Can such a bright palette of fla­vors and high lev­el of com­pat­i­bil­i­ty with the usu­al Frenchy accom­pa­ni­ments of pork char­cu­terie and a ‘planche’ of utter­ly con­vinc­ing cheeses from prac­ti­cal­ly every ani­mal slow (and insoumise) enough to get roped into dairy pro­duc­tion by our ances­tors, trump the (sup­posed) poor qual­i­ty of the wine itself? 

It’s is up to you to decide. As we say in our Secret Cel­lar Wine and Cheese Pair­ing Par­ty: the only ‘good’ wine is a wine you like. Snob­bery is not in style. Except in pas­try. We are still judg­men­tal as hell there. 

Some wine­mak­ers have proven them­selves more than capa­ble of bring­ing forth a Beau­jo­lais Nou­veau worth the par­ty. Our own wine research team (yeah, it’s a thing — from Pas­try to Wine we are THERE FOR IT) here at
PARIS > D E F I N E D MAGAZINE (the cap­i­tal let­ters make us look seri­ous, right? That’s the I D E A) has been hot on the trail. Elis­a­beth Samok­ish — while still a kind of a Beau­jo­lais Nou­velle her­self, as she’s a light­ly effer­ves­cent and pas­sion­ate first-year stu­dent som­me­li­er — has weighed in on the sub­ject and has a few rec­om­men­da­tions for bot­tles for your at-home French festivities:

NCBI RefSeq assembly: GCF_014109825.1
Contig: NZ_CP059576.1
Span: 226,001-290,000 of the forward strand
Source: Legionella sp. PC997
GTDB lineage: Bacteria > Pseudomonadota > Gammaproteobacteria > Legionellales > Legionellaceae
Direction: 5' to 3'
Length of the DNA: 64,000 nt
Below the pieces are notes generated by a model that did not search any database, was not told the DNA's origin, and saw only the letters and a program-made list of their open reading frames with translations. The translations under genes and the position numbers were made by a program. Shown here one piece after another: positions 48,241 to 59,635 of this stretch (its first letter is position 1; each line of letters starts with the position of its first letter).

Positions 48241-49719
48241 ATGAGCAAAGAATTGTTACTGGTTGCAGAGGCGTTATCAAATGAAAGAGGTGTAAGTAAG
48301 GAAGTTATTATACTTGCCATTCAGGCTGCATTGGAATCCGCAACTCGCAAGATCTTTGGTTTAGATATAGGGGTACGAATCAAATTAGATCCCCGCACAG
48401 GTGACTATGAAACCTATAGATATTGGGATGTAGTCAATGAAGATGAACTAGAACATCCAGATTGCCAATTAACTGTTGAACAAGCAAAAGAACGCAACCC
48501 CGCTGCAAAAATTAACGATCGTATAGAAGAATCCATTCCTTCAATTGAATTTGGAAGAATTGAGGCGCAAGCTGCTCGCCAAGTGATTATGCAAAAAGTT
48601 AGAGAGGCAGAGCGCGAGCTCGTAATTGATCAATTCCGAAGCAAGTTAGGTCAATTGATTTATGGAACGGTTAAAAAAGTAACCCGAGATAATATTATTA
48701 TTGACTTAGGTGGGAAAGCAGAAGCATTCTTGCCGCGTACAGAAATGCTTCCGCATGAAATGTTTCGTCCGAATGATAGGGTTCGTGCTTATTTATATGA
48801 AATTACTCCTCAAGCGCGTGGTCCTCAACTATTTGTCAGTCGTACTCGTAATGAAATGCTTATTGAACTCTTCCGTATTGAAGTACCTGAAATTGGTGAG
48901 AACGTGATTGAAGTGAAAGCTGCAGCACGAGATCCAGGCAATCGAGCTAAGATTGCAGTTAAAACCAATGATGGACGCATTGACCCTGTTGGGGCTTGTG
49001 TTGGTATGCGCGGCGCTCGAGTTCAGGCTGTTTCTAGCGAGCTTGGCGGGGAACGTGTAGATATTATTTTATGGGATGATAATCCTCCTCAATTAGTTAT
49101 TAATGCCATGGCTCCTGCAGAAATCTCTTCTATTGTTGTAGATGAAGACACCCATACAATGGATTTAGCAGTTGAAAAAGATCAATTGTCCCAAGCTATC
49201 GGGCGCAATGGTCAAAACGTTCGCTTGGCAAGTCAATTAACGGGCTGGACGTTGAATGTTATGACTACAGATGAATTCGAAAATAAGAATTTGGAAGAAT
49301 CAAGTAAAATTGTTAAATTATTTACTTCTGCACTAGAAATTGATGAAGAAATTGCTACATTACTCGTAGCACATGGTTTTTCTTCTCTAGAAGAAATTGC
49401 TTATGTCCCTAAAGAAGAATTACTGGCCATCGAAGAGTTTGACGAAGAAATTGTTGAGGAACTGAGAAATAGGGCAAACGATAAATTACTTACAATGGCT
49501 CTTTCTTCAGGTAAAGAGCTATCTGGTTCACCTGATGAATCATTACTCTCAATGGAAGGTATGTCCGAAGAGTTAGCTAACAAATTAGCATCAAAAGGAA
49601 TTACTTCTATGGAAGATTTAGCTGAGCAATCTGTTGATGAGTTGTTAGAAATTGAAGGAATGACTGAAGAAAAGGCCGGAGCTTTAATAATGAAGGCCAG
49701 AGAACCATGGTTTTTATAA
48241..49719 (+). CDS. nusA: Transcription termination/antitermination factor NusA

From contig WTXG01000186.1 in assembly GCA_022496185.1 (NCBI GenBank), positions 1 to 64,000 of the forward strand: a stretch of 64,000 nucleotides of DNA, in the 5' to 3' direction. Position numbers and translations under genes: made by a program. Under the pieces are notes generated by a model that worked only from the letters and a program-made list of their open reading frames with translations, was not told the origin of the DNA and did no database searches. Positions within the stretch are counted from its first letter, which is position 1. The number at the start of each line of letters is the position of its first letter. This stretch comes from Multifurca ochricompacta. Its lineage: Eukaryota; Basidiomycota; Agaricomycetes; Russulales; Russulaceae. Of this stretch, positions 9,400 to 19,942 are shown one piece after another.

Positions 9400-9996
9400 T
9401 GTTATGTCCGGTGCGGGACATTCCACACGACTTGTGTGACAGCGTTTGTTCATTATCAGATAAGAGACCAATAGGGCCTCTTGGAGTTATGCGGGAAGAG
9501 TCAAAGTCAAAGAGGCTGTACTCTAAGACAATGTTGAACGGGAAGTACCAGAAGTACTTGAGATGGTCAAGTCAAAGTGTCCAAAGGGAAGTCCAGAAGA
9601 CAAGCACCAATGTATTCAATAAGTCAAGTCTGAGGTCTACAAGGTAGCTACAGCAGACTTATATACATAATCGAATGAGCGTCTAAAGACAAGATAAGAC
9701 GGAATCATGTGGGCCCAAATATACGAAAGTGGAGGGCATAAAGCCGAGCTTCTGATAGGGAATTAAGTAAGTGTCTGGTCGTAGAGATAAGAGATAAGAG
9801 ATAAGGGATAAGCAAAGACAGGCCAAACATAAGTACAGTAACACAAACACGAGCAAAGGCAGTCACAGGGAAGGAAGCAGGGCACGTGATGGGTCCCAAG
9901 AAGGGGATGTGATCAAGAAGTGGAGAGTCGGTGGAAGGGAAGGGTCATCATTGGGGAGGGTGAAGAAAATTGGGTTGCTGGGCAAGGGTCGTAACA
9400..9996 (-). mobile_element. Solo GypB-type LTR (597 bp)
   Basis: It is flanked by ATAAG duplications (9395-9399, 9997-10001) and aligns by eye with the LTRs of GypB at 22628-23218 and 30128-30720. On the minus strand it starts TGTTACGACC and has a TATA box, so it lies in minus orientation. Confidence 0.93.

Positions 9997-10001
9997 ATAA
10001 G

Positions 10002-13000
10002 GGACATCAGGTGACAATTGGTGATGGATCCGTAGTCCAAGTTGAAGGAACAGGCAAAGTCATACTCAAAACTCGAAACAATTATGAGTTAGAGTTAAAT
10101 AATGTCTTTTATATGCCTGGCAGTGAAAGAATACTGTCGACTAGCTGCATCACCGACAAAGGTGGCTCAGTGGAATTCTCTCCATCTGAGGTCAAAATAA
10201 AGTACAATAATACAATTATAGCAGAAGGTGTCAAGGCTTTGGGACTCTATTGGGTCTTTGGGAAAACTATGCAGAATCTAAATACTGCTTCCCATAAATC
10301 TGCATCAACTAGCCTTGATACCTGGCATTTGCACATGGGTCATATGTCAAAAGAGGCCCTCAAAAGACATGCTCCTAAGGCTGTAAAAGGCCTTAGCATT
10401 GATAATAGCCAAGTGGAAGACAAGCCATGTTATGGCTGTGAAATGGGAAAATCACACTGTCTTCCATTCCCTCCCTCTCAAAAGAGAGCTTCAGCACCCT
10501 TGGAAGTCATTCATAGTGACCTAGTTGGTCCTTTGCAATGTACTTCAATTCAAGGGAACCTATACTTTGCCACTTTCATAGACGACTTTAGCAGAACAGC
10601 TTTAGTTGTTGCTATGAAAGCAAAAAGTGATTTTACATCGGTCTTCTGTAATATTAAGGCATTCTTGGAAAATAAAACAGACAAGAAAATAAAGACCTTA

• George Duboeuf
  • Domaine Lacon­dem­ine 
  • Domaine de la Place

Those who do not know history are doomed to drink it

If this wine is so con­tro­ver­sial, then why is it so pop­u­lar? The answer is quite sim­ple — low price and good mar­ket­ing. When World War II was over, most wine pro­duc­ers were in bad shape, but peo­ple nev­er gave up con­sum­ing alco­hol, even though they were most­ly broke as hell. Booze finds a way…?

Thus, young Beau­jo­lais Nou­veau, matured for a mere six weeks (!) was an alter­na­tive to both sobri­ety and bet­ter wine, help­ing wine pro­duc­ers recov­er from their loss­es after the eco­nom­ic shock of war while sat­is­fy­ing bohemi­an Parisians with drink­able, cheap, (and, at times, chic) wine. Wine pro­duc­tion had up until then been a time-con­sum­ing process. You can say Beau­jo­lais Nou­veau was a dis­rupter. (Thanks Obama. )